When THE CASTLE IN THE FOREST, Norman Mailer‘s first novel in 10 years, was published earlier this month, the reviews were mixed, ranging from laudatory to cranky. But the reaction pales in comparison to the reception in Germany, where the Guardian reports people are rather upset at Mailer’s depiction of “Adi,” the young Hitler. “One can’t forbid artists from dealing with Hitler but art will never achieve an understanding of the phenomenon – it will rather serve as a distraction,” the Central Council of Jews‘s vice president, Salomon Korn, told the ARD television channel. “Anyone tackling [this subject] artistically should carefully consider what their real intentions are.”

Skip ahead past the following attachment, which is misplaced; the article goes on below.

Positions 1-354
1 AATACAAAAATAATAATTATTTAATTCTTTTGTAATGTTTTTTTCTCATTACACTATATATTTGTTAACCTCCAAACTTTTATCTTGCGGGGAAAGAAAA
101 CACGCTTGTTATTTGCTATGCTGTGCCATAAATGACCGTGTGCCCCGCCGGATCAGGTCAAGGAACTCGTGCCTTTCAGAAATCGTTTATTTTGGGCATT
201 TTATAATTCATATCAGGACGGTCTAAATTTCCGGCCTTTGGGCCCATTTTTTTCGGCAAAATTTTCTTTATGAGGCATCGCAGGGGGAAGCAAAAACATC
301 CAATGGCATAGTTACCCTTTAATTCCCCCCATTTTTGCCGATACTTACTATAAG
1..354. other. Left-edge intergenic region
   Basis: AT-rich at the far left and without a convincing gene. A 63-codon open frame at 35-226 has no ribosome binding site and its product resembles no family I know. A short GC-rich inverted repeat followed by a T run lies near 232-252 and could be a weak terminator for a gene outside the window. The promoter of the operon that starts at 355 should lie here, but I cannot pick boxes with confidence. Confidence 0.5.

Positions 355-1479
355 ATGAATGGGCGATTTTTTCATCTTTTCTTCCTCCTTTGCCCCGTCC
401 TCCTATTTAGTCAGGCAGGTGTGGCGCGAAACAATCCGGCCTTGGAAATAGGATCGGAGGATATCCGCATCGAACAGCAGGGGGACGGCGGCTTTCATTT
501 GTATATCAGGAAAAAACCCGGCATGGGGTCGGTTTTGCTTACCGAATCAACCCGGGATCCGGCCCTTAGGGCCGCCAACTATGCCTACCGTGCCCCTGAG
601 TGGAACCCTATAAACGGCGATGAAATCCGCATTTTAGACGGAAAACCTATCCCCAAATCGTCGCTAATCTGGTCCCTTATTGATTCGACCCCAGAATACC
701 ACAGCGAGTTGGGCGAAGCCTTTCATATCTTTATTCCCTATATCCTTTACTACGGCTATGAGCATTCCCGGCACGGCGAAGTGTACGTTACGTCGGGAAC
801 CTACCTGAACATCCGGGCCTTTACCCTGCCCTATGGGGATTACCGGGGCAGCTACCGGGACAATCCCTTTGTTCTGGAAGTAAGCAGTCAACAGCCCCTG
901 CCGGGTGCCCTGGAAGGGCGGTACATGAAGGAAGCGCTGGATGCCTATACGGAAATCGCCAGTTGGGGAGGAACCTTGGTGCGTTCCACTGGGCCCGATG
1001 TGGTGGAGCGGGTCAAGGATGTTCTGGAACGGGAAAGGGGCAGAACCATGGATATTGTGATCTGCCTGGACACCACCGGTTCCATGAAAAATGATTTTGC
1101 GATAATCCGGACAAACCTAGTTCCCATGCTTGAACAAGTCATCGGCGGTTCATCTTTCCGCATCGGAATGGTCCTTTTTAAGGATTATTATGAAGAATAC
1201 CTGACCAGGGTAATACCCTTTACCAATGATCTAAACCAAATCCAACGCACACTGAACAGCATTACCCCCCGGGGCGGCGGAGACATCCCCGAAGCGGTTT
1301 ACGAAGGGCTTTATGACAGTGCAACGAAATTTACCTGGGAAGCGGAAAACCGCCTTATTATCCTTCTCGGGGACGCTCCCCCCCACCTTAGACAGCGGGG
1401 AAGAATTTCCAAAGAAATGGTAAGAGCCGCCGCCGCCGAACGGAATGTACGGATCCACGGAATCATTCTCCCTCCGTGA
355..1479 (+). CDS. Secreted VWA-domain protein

The debate is timely in Germany: Mailer’s novel coincides with other cultural challenges to entrenched taboos about Hitler and the Third Reich. Earlier this month, Germany’s first ever Hitler comedy Mein FÃ¼hrer went on general release. As well as scenes of the dictator playing with toy battleships in the bath and losing half his moustache it also, more seriously, showed a neurotic man, psychologically scarred by his father’s beatings. As for Mailer, he claims to be continuing the story in his next book – inviting even more rounds of criticism…
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